27. 27. One or more non-transitory computer-readable media according to claim 25 wherein determining a value for the lease of the resource includes determining an advertisement that is to be viewed for the lease of the resource.
  28. 28. One or more non-transitory computer-readable media according to claim 25 wherein the resource includes a web browser.
  29. 29. One or more non-transitory computer-readable media according to claim 25 wherein the resource includes a user interface.
  30. 30. One or more non-transitory computer-readable media according to claim 25 wherein the resource includes a programming language compiler.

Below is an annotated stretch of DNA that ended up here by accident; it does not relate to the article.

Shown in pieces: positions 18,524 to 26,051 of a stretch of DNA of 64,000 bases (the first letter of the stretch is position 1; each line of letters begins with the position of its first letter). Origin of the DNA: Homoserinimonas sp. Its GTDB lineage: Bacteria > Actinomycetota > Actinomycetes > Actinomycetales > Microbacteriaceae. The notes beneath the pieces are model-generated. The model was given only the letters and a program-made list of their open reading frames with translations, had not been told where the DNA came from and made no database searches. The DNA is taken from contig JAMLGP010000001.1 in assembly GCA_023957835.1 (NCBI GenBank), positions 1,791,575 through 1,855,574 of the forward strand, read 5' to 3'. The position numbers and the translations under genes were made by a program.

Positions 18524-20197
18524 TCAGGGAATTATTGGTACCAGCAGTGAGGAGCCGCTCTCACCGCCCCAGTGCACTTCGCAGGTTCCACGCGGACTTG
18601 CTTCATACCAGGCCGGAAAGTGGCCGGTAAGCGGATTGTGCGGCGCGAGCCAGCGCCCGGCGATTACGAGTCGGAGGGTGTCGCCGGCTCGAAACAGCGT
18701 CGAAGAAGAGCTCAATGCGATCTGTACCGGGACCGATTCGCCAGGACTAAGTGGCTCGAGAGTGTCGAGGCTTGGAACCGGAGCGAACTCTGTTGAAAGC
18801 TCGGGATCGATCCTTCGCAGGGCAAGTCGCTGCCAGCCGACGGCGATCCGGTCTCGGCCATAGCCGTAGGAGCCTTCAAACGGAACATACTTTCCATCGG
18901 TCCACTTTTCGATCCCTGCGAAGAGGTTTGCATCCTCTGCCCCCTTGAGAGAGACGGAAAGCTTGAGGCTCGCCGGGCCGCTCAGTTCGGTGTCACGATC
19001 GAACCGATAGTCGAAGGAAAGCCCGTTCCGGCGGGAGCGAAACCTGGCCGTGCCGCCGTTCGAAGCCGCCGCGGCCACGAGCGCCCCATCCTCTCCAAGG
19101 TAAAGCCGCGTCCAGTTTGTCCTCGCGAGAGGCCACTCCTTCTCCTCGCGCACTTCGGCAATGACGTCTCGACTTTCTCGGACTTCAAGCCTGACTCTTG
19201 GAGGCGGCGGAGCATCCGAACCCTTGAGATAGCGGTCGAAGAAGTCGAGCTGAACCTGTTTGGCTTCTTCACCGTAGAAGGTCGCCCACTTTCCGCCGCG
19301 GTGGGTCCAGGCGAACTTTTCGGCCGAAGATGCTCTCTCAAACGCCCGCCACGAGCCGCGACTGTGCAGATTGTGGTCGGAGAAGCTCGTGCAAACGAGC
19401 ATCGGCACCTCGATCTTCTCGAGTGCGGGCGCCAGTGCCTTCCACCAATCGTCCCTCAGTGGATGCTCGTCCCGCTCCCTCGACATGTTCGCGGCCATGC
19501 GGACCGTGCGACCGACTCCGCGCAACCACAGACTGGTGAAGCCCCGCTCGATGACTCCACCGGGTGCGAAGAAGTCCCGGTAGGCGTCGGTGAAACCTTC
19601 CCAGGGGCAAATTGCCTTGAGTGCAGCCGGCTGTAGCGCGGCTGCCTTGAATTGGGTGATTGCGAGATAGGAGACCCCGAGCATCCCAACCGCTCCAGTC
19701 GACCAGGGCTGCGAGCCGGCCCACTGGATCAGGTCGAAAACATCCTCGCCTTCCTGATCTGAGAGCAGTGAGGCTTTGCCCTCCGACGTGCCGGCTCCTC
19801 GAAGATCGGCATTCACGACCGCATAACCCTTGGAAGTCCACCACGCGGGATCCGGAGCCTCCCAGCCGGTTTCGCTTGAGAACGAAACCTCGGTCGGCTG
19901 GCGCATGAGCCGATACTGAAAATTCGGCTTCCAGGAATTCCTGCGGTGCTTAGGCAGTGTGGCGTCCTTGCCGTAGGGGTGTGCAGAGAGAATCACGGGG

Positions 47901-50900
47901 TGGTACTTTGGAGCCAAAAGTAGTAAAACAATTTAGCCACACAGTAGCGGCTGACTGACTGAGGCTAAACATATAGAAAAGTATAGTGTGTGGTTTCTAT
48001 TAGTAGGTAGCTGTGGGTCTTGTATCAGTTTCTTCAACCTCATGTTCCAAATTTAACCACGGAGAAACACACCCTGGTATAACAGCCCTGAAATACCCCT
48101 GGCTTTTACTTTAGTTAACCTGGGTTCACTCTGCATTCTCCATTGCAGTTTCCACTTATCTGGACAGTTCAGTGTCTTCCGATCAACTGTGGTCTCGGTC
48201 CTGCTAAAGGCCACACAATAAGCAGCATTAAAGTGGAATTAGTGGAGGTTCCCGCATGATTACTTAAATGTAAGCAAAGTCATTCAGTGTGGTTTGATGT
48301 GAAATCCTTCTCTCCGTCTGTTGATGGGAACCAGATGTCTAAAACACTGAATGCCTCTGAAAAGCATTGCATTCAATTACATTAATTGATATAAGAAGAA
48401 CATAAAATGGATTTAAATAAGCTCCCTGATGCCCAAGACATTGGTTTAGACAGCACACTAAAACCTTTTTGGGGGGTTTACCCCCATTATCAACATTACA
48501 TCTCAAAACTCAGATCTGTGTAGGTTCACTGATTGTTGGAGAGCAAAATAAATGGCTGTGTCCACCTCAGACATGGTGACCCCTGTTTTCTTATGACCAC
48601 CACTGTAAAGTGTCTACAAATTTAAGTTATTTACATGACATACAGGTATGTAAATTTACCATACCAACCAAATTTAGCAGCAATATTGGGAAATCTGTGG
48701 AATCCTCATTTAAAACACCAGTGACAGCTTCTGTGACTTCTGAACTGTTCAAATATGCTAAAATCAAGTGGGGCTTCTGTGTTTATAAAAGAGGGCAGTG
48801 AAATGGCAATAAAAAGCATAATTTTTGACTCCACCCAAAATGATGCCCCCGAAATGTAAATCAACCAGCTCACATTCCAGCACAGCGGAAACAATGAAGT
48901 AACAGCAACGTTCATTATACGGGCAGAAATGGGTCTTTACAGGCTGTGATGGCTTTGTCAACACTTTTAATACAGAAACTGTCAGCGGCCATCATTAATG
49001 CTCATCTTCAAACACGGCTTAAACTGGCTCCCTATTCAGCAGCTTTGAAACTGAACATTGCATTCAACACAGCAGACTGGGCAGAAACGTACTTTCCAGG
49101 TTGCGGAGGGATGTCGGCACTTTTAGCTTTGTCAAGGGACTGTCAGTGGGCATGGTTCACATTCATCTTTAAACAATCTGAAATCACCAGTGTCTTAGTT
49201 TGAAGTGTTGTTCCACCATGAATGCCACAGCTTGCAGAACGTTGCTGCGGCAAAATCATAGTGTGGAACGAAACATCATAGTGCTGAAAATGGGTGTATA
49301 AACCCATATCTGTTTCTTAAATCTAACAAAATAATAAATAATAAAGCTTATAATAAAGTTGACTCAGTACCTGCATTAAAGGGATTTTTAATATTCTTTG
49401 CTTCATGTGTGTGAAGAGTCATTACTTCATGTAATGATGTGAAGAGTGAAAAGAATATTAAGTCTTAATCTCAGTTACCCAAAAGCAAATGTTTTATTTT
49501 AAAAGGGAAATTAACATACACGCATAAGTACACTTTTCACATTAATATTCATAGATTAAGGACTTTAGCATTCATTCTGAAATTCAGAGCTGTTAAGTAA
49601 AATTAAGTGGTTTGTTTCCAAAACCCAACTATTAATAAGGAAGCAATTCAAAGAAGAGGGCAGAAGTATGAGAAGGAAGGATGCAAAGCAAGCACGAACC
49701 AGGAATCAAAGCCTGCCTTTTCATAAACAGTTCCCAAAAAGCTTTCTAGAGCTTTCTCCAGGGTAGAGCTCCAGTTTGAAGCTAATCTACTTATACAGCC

31. 31. (canceled)
  32. 32. One or more non-transitory computer-readable media according to claim 25 wherein determining the value for the lease of the resource includes determining a fixed-value for the lease of the resource.
  33. 33. One or more non-transitory computer-readable media according to claim 25 wherein determining the value for the lease of the resource includes selecting an advertisement for the lessee to view for the lease of the resource.
US13491981 2012-06-08 2012-06-08 Peer-To-Peer Resource Leasing Abandoned US20150206228A1 (en)